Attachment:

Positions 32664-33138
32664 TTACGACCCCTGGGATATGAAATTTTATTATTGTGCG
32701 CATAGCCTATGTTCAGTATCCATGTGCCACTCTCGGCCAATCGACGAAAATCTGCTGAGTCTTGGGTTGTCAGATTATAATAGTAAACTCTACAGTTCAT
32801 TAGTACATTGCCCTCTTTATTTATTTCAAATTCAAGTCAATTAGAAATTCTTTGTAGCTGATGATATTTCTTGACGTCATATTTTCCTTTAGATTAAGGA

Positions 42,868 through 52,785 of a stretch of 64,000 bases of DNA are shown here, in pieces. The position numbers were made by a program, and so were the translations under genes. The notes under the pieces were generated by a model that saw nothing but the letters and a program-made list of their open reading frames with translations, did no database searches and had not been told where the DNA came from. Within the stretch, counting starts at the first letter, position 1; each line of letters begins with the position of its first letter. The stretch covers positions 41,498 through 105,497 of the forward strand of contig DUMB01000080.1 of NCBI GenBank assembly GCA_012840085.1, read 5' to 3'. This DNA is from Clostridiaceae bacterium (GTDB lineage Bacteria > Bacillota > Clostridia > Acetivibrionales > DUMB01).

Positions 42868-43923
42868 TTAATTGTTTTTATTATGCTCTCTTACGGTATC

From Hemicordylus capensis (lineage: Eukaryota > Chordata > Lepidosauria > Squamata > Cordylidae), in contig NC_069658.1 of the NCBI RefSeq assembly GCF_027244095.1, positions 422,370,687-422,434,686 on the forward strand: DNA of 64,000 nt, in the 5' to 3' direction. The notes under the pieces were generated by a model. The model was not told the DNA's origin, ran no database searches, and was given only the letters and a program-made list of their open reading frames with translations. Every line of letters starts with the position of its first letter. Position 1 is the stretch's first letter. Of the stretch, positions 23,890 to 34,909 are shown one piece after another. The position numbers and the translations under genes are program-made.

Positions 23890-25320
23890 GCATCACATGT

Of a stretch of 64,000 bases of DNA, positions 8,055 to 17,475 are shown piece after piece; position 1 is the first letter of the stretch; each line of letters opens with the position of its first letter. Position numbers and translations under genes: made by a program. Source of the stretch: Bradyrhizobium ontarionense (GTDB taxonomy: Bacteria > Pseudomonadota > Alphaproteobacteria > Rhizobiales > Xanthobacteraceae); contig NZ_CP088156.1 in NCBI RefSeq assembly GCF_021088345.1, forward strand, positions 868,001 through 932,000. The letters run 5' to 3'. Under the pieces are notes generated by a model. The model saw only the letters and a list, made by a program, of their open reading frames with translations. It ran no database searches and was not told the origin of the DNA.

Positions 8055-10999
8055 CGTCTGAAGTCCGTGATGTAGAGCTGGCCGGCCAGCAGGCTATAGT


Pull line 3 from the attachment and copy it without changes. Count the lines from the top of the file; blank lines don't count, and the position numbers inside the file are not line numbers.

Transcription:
32701 CATAGCCTATGTTCAGTATCCATGTGCCACTCTCGGCCAATCGACGAAAATCTGCTGAGTCTTGGGTTGTCAGATTATAATAGTAAACTCTACAGTTCAT